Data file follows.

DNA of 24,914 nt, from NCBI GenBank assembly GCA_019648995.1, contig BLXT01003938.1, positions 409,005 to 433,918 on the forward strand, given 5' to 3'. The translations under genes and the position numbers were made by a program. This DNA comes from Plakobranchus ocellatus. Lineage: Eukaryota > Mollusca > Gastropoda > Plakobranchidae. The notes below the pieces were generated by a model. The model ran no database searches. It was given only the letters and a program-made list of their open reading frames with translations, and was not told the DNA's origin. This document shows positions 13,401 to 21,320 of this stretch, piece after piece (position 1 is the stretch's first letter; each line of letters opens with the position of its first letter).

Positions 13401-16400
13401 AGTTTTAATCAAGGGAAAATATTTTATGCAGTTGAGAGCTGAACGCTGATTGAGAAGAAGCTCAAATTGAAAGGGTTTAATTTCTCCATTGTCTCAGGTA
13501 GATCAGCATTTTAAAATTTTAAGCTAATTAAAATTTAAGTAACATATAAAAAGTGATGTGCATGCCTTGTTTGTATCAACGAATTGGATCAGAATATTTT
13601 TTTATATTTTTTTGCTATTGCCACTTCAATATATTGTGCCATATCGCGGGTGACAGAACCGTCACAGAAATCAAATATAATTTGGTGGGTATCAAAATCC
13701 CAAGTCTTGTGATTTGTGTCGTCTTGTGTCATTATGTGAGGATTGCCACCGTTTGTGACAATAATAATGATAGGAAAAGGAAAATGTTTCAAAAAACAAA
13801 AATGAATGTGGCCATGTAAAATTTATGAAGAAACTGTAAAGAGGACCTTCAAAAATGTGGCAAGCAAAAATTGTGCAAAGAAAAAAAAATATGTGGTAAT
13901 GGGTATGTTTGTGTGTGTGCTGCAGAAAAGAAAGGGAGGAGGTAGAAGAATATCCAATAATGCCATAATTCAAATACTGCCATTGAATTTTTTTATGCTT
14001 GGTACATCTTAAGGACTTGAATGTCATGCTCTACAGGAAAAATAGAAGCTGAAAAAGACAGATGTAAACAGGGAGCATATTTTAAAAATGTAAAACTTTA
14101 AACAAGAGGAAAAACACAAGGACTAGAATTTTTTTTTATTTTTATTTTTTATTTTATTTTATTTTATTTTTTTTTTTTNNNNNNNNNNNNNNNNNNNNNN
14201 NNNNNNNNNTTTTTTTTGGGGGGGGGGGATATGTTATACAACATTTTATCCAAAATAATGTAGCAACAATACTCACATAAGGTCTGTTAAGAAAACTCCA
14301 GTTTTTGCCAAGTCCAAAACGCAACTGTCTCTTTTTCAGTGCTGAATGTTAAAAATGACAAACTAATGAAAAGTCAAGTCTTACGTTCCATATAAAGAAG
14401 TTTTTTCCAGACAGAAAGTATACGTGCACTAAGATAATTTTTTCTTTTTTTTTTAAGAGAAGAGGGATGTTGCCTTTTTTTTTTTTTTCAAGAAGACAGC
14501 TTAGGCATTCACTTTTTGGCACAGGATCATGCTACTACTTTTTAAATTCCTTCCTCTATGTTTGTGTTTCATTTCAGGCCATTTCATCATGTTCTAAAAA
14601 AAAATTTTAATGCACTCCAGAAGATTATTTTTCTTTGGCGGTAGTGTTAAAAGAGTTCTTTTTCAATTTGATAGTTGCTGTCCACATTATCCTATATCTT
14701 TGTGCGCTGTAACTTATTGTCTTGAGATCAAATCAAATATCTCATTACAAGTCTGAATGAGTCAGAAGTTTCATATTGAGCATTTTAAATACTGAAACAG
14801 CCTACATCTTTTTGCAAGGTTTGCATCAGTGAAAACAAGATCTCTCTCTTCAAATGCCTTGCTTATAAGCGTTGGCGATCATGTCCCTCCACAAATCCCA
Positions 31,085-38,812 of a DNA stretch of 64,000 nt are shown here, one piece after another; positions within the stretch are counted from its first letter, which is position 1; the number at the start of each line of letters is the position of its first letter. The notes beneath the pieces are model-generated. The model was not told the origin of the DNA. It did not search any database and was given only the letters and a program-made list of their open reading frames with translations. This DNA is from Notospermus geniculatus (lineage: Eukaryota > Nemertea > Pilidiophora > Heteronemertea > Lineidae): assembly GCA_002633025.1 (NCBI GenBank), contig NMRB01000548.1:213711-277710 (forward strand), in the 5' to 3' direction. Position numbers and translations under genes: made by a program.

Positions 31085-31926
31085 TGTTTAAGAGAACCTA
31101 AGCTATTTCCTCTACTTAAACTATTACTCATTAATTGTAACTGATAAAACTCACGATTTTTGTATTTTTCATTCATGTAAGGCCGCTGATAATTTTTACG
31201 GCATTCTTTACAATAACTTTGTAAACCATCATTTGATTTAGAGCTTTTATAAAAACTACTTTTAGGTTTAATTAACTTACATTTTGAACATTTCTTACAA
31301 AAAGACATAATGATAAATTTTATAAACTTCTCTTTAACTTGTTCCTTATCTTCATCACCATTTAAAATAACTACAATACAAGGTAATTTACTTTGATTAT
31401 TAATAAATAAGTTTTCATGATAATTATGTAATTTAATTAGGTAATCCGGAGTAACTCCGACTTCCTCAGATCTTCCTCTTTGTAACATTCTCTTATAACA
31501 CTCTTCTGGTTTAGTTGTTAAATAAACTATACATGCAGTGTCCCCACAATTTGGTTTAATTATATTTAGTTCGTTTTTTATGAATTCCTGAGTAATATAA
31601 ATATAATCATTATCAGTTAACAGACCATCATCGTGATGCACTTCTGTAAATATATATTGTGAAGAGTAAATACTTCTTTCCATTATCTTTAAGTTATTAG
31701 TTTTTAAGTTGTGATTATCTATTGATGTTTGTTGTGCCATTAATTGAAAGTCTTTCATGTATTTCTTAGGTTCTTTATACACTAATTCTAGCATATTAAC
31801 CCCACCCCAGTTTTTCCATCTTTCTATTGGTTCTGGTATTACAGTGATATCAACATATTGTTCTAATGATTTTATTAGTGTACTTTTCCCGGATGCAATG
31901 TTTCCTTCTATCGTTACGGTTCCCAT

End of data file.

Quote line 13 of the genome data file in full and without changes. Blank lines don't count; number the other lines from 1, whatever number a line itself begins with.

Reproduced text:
14401 TTTTTTCCAGACAGAAAGTATACGTGCACTAAGATAATTTTTTCTTTTTTTTTTAAGAGAAGAGGGATGTTGCCTTTTTTTTTTTTTTCAAGAAGACAGC